Falling somewhere between the big chains and the hipster joints, there’s the suburban coffee shop, or city sandwich bar. Coffee is not their sole raison d’être, but it’s where an awful lot of us get our cuppa from, whether it’s a foaming cappuccino, a milky latte or a sinful mocha (well, sometimes you’ve gotta treat yourself).
These independent businesses appeal to a big cross section of the community, so you’re as likely to see a harassed mum fighting to get her toddler to eat a biscuit as you are to find the travelling sales rep using the free wi-fi to check their figures, or the gossiping, blue-rinse brigade discussing the latest outrage committed by ‘that woman down the road’. It’s a meeting point, a social hub as much as it is somewhere to get a cup of coffee. It’s what the big chains’ marketing people probably wish their branches were like, but clearly aren’t; i.e. human and sociable.
The coffee you get varies greatly in quality (hence why so many people end up choosing the standardised, dull-but-consistent option of the big chains), but if you choose with care, you can get a decent brew. You’re just as likely, though, to end up being seduced by a signature hot chocolate, with half a packet of marshmallows in it and enough sugar to floor a Type 2 diabetic elephant.
Don’t buy one, make one
There’s also a growing trend for the caffeine aficionado to make their own coffee at home. The true coffee lover will buy their own beans, and do the whole thing from scratch…but humans are a lazy species, as we know, so people seem to be gravitating towards the ‘stick a Nespresso pod in a machine’ approach too.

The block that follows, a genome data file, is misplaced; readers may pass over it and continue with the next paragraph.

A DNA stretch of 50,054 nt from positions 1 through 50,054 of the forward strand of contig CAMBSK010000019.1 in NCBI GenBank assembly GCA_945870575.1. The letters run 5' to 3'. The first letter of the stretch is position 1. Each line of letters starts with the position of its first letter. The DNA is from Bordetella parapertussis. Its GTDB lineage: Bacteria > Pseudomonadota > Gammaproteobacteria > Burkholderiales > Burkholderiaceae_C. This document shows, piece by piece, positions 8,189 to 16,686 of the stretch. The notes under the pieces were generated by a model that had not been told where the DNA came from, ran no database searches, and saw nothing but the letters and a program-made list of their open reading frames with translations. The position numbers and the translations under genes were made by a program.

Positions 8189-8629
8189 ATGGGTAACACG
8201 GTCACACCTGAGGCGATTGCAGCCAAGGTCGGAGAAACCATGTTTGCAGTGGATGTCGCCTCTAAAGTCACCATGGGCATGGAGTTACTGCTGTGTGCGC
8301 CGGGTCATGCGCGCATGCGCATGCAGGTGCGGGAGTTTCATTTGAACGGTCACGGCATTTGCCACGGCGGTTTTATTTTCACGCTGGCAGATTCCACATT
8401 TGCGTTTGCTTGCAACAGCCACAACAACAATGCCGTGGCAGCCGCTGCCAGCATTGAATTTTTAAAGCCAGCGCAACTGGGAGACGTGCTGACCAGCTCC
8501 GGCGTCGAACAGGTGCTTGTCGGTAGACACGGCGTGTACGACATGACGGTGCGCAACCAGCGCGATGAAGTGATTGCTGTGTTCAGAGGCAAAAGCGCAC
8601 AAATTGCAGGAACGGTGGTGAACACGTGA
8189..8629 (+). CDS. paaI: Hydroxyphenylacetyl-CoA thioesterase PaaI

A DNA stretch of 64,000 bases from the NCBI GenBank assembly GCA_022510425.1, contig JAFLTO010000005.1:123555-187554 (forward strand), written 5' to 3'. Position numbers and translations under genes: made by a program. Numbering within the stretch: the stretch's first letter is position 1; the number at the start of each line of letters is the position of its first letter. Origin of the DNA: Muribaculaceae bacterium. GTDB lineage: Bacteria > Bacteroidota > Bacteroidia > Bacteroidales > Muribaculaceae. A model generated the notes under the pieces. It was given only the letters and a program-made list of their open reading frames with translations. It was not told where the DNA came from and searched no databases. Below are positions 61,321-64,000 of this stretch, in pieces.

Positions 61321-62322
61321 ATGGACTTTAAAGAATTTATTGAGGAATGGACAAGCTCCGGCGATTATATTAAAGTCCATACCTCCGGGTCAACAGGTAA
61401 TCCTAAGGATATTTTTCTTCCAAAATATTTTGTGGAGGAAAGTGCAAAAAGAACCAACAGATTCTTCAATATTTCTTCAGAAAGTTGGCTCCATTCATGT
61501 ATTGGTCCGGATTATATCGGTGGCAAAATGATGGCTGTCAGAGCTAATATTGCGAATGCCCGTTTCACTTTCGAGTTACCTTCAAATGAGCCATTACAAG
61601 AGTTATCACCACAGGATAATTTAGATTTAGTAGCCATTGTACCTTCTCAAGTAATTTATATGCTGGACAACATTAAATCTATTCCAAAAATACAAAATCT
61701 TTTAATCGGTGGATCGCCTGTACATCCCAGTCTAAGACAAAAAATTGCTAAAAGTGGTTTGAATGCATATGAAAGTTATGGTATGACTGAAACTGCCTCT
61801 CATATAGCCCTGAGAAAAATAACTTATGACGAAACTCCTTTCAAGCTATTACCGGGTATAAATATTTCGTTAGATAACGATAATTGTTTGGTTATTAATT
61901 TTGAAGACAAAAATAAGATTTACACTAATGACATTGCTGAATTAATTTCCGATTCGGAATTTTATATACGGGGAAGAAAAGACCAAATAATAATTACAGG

Having worked in an office where we used one of these Nespresso machines, I can vouch for the fact they can make an acceptable, if not magnificent cup. But to my mind, they do seem massively wasteful and expensive – coffee pods aren’t cheap and it’s just another item of plastic to add to your rubbish pile.
There are also a number of instant coffees that claim to give you the full ‘barista experience’. The only one that comes even halfway close, in my opinion, is the Nescafé Azera brand (much as it pains me to mention yet another Nescafé product). It does have a good, strong flavour, it does look (from a distance) like a proper flat white and it’s a lot quicker than messing around with a machine that needs its milk reservoir filling and water changing. But it’s still not *quite* there… it’s still not a real coffee.
All I want is a proper cup of coffee…
So, you pays your money and you takes your choice. If you want a huge bucket of vaguely coffee-flavoured hot milk, then you can go to any coffee chain in any town in the UK and get one. You have that choice. And if you want something that more closely approximates a genuine cappuccino, you can go to your local cafe and get a cuppa, as well as having a chat and fighting off the urge to eat another double-choc muffin.
But if you really want good coffee, my advice is go to one of the specialist coffee shops. Although I’ve labelled them as hipster joints, I actually do believe you’re getting a much better beverage for your money, even if you are paying more for it. I’ll take quality, care and a true passion for making good coffee over economy any day.
Take your choice, though. There’s a plethora of coffee shops to choose from, and it’s that diversity which keeps them all in business. So, go forth and grab your brew!
One thought on “A very coffee New Year: are we a nation of caffeine junkies?”
So I suppose I am classified as one of the “foggy spectacled pensioners”?! Great article!